Salgado et al. [30] observed that under the conditions in which their experiments were conducted, the morphological aspects of the starch grains were not influenced by the maturation stage of the grains. All presented a reniform shape, variable size between 11.8 μm and 26.7 μm, and smooth surface. Already the crystallinity pattern was higher in green beans than mature beans, as well as the percentage of resistant starch, whose test was based on the use of amylolytic enzymes.

3.3.2 Black bean

Figure 6 shows, by SEM, the black bean endosperm. In image A, the ellipsoid format of the starch granule is visualized (magnification 9.81 Kx), and in image B it is possible to observe the presence of cracks on the surface of the granule (magnification of 19.89 Kx), both refer to raw samples. The images of cooked samples (C magnification of 275 x and D and 29.01 Kx) reveal the stable structure of the black bean seed, suggesting a relation with the difficulties in its cooking (HTC phenomenon), requiring a longer cooking time for complete gelatinization, compared to the other samples studied [28].

Figure 6.

(A) Black bean raw endosperm SEM (9.81 Kx), (B) black bean raw endosperm SEM (19.89 Kx) surface of granule, (C) cooked black bean cotyledon (275 x), and (D) unaccomplished gelatinization in cooked black bean cotyledon (29.01 Kx).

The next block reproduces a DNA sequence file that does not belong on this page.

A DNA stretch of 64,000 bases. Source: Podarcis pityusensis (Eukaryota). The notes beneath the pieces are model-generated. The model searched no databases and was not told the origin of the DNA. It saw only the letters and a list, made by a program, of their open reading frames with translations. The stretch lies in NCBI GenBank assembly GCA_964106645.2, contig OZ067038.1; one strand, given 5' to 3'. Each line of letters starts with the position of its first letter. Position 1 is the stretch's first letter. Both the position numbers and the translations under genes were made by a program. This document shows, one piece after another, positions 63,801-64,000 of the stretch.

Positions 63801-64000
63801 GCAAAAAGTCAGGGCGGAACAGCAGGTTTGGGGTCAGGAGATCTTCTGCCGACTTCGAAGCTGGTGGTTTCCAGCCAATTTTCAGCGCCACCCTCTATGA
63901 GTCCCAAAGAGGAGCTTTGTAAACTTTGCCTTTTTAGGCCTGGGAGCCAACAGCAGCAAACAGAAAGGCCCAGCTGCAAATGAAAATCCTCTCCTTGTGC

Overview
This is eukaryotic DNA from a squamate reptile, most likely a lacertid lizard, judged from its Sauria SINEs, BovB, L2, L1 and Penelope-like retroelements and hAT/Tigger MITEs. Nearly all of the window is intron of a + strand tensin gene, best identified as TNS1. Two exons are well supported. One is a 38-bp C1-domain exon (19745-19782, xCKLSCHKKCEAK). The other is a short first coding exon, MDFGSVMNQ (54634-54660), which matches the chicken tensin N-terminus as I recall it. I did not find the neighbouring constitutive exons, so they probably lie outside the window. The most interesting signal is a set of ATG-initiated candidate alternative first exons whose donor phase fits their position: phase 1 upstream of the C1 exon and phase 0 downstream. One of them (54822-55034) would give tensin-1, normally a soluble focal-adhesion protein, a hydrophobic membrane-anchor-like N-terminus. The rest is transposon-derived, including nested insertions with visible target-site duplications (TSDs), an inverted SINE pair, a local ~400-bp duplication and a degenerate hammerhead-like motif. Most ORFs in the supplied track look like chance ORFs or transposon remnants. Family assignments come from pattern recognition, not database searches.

Ambigaipalan et al. [26], by SEM images, did not find the presence of cracks in black bean grains. Martínez-Preciado et al. [31] described the morphological structure of beans by SEM, observing that grains without the presence of fat had irregular oat-shaped starch granules with sizes of 10–40 μm in length and 10–25 μm in width, as well as small spherical beads of 10 μm. It was also observed that the starch grains were well defined and did not suffer any damage.

HTC phenomenon is one of the main obstacles to the consumption of beans grown in countries of Latin America and Africa, where ambient temperatures and relative humidity are high throughout the year, conditions that increase the possibility of occurrence of this phenomenon. At the microstructural level, the visible result of HTC seems to be related to the inability of the middle lamella of cotyledon cells to soften or dissolve and separate the cells [19, 21].

3.3.3 Carioca bean

In Figure 7, the SEM of the carioca bean endosperm is observed. In image A, the ellipsoid formed of the starch granules (magnification 6.00 Kx) is observed, and in image B one perceives protrusions on the surface of the granule (magnification 15.61 Kx), both refer to raw samples. In the images of cooked samples (C 370 x and D 15.61 Kx), with different optical amplifications, it is noticed that the starch granules were grouped, losing their crystalline structure due to gelatinization [28].